Signs of wage increases as City workers seek new career opportunities and firms expand

Chris Papadopoullos
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The search is on for new City career opportunities with fresh bargaining power for better salary packages
strong>Back from holiday and looking to move… the rush is on to switch career


City workers are making the most of the UK recovery and firms’ expansion plans by hunting for new career opportunities and bargaining for bumper salaries.

The number of professionals seeking new roles increased 25 per cent year-on-year in September.

There are two main reasons why the professional job market is seeing a flurry of activity, say recruiters Morgan Mckinley.

They say that many professionals are seeking new work after contemplating their career goals during the holiday season.

And the firm says the market is now filling with disillusioned workers from Europe, notably France. Remarkably, the month-on-month in­crease in people looking for a employer rose 19 per cent.

This put the number of professionals pursuing new career opportunities at 8,837 in September. Last month also saw a seven per cent year-on-year rise in the number of job opportunities with 7,905 roles being offered in the month.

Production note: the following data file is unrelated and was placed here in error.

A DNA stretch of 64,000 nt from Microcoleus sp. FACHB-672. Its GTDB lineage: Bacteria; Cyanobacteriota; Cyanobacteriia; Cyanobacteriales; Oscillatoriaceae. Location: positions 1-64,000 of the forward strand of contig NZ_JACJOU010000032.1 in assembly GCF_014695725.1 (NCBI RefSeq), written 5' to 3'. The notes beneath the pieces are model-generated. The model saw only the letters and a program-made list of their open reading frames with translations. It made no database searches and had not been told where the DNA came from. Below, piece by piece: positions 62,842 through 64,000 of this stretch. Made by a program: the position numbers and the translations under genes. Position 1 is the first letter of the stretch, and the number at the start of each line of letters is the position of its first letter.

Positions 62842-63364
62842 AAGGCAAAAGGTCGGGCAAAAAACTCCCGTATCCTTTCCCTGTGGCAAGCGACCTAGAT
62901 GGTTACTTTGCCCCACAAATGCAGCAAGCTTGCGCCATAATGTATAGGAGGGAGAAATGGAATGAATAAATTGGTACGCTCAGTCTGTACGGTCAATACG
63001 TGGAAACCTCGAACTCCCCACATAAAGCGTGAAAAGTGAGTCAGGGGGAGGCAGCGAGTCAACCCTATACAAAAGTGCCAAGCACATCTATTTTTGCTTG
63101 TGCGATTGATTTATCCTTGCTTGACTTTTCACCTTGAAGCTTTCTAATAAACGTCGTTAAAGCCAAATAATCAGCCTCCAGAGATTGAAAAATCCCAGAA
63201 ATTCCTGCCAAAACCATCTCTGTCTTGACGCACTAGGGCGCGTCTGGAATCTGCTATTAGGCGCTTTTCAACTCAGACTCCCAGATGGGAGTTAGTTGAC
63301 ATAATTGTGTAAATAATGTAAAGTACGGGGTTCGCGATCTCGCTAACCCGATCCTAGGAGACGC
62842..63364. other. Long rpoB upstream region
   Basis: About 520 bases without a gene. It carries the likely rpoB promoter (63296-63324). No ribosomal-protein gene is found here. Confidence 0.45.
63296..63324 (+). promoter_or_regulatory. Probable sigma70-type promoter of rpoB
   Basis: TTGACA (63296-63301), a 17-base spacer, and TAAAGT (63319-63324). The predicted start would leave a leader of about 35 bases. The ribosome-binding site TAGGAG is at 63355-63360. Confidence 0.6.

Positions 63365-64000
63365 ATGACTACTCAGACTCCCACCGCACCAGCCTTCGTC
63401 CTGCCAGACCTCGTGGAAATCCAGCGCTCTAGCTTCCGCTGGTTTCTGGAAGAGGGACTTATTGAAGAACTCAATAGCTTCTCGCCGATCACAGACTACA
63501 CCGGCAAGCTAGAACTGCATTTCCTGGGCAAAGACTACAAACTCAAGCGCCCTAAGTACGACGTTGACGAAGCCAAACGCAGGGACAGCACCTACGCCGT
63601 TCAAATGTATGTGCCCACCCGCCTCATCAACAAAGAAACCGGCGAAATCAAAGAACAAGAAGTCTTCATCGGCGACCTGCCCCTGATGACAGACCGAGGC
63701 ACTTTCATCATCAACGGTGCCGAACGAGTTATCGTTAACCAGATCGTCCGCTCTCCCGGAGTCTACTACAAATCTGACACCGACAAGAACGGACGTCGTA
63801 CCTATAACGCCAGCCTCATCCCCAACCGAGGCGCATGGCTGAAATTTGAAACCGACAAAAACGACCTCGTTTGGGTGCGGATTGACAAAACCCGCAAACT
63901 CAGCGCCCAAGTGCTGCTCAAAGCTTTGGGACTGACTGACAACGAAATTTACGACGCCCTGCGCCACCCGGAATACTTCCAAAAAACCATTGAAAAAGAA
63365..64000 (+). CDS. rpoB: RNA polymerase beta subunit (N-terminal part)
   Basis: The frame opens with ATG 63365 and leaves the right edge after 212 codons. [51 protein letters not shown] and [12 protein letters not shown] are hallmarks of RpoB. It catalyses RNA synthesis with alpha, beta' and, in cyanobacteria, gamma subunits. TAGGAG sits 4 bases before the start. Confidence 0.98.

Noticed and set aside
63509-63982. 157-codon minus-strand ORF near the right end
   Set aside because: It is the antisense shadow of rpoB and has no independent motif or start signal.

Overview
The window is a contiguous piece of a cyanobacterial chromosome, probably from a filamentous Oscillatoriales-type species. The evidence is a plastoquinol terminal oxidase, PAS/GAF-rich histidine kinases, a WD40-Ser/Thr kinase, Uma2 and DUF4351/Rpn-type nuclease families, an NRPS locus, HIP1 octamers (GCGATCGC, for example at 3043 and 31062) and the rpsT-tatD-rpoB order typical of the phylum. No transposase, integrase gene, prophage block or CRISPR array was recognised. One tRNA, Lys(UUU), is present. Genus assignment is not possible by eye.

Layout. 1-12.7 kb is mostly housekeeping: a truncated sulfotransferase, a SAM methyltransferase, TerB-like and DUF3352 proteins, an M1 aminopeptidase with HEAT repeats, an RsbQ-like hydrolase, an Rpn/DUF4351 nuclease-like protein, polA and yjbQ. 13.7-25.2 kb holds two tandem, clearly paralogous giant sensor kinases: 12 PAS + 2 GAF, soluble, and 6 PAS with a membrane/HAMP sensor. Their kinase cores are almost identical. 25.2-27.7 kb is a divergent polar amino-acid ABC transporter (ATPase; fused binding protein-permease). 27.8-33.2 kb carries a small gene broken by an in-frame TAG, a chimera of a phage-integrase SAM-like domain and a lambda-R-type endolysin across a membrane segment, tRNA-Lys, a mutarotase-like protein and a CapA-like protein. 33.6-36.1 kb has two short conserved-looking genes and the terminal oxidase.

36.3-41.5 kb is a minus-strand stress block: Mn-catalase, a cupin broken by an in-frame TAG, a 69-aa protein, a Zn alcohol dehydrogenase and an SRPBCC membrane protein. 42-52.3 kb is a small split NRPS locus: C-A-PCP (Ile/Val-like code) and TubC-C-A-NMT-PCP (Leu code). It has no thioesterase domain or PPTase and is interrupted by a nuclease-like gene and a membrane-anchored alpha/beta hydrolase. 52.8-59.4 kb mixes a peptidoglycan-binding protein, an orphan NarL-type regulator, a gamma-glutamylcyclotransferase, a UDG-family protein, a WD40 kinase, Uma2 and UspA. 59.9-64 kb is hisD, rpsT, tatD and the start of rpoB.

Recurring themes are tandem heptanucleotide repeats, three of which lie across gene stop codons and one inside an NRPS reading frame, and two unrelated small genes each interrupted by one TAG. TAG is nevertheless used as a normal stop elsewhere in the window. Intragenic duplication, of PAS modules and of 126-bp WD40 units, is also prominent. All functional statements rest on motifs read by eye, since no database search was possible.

There are signs of pay packets growing too, with firms having to tempt prospective employees with more generous salaries.

The pay boost was largest for those working in human resources due to skills shortages. A large number of City firms have voiced concerns over the past month of a skilled labour shortage.

A trade body for the recruitment industry, the Recruitment and Employment Confederation (REC) yesterday warned that a lack of good candidates could lead to a winter of discontent for London businesses.

“The increasing lack of candidates continues to be a worry as shortages spread across more industries,” said REC boss Kevin Green.

Recruitment trade body, the Assoc­iation of Professional Staffing Companies, has reported similar trends. Data it released this week showed professional salaries up 3.9 per cent on the year.

Meanwhile, the number of vacancies on recruiters’ books had risen by 25 per cent since 2013. Current trends may have ramifications for policy makers.

“Whilst the general consensus is that wages as a whole have long failed to keep pace with price inflation, the Bank of England believes that they will start to rise in the coming months,” said Hakan Enver, operations director at Morgan McKinley.

“Our data, however, shows that salaries have continued to increase for those that secure new roles.

“In September, on average, professionals who moved from one employer to another were able to negotiate a 19 per cent increase in base salary.”

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